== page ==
Obama Signs Last-Minute “Civil Rights Crimes” Bill. “Cold Cases” Warm At Last?
Just before leaving office, President Obama has made a statement for civil rights and on that, supporters of it would say, honors the many lives lost on the road to achieving them for all Americans. The Emmet Till Bill — or “The Emmet Till Unsolved Civil Rights Crime Reauthorization Act of 2016” — would extend the period of time around crimes that have been unsolved, that involved the deaths of civil rights activists.
Obama’s support for the Emmet Till Bill, supporters say, recognizes the long line of deaths and crimes that preceded today’s Black Lives Matter movement. This bill would address the long history of crimes against black communities and leaders that, its drafters charge, have been neglected by former and current political officials.
This bill, signed by President Obama just before the New Year, is named after Emmett Till, a fourteen year old boy who was murdered in 1955 for whistling at a white woman. Till’s case was one of many racially motivated cases that authorities at the time did not thoroughly investigate. Those responsible for Till’s murder confessed years after. But many other similar files went “cold,” and the judicial system did not find justice for the victims of these early hate crimes.
The Bill updates and sustains a 2007 law, with the same name, that was set to expire next year. The original law required the Department of Justice to continue to investigate racially motivated murders that occurred through the 60’s, such as Emmet Till’s case. The 2016 version of the bill, however, extends the time period for “cases of interest” by ten years — extending to 1980.
There are over 100 cases that would fit this expanded definition of cases that would have to be looked at again. The bill instructs local authorities to meet with the Department of Justice, universities, civil rights organizations, and victims’ families, to share relevant information about the cases, and to give updated reports on all cases that would fall under the Emmet Till Act.
Is this a waste of police time, as critics of the bill would charge? Reinvestigating these “cold cases” has indeed shown positive results in the past, even though decades may separate the original crimes, from belated investigation and convictions. In 1994, for instance, Byron De La Beckwith was convicted at last for the 1963 murder of Medgar Evers, a civil rights icon. In the early 2000’s, Federal law enforcement finally prosecuted two men in the horrendous 1963 Ku Klux Klan bombing of a Birmingham church that killed four young girls. Another victory followed in 2005 with a conviction at last for the murder of three activists during the Freedom Summer of 1964.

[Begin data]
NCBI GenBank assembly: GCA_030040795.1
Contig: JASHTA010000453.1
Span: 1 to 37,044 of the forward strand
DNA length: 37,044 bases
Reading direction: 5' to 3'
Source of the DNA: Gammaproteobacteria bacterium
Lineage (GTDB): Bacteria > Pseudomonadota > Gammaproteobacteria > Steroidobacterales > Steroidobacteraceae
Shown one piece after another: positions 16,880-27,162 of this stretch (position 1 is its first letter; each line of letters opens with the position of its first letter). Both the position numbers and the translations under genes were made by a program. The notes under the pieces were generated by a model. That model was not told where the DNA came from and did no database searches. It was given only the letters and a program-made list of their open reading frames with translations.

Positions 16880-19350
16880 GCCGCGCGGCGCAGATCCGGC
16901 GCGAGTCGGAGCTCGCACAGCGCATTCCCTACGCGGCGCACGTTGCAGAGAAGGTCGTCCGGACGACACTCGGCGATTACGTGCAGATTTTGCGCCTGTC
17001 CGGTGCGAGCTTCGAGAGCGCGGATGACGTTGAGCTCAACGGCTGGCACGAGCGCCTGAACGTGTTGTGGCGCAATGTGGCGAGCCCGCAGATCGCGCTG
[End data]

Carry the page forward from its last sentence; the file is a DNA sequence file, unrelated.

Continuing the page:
Senators John Lewis, a Democrat from Georgia who sponsored the bill, and Richard Burr, a Republican from North Carolina, are the two statesmen responsible for getting the bill through Congress and onto the President’s desk. Senator Lewis — an anointed civil rights giant — marched and sat-in at the height of the most turbulent years of the civil rights movement, and supporters would say that Lewis knows well the necessity of this legislation. For him these crimes are not “cold cases”, they are memories. About the bill, Rep. Lewis stated on the floor of the Senate:
“We can never heal from injuries of the past by sweeping hundreds of crimes under the rug. We have an obligation, a mission, a mandate to continue the effort required to wash away these stains on our democracy.”
With any promise of justice, there is still the difficulty in finding leads in aging cases where evidence may not have been well-documented, as long as fifty years ago. The hope with this iteration of the bill, is that the combined efforts of local authorities, the FBI, Department of Justice and — most importantly — with research from universities and civil rights organizations, America can do more than remember, but can also re-energize this process of. as Senator Burr put it, “uncovering and confronting the truth about these crimes.”.
We often hear calls for justice from activists, but in this crucial moment, the government is finally admitting past missteps: both Congress and President Obama have taken steps to right the wrongs of the past by advancing this new bill.
Do you think these cases should be reopened? Or do you think that the police should spend their resources on cases that affect the living? Do you support the Emmet Till Act? Why or why not?
Use the BillCam above to cast your own vote on this issue, and to share the bill throughout your social networks to raise awareness and gather action steps. You can tweet at the bill sponsor, Senator John Lewis [D-GA], and let him know what you think. Share your thoughts with us too, by joining the conversation in the comments section below.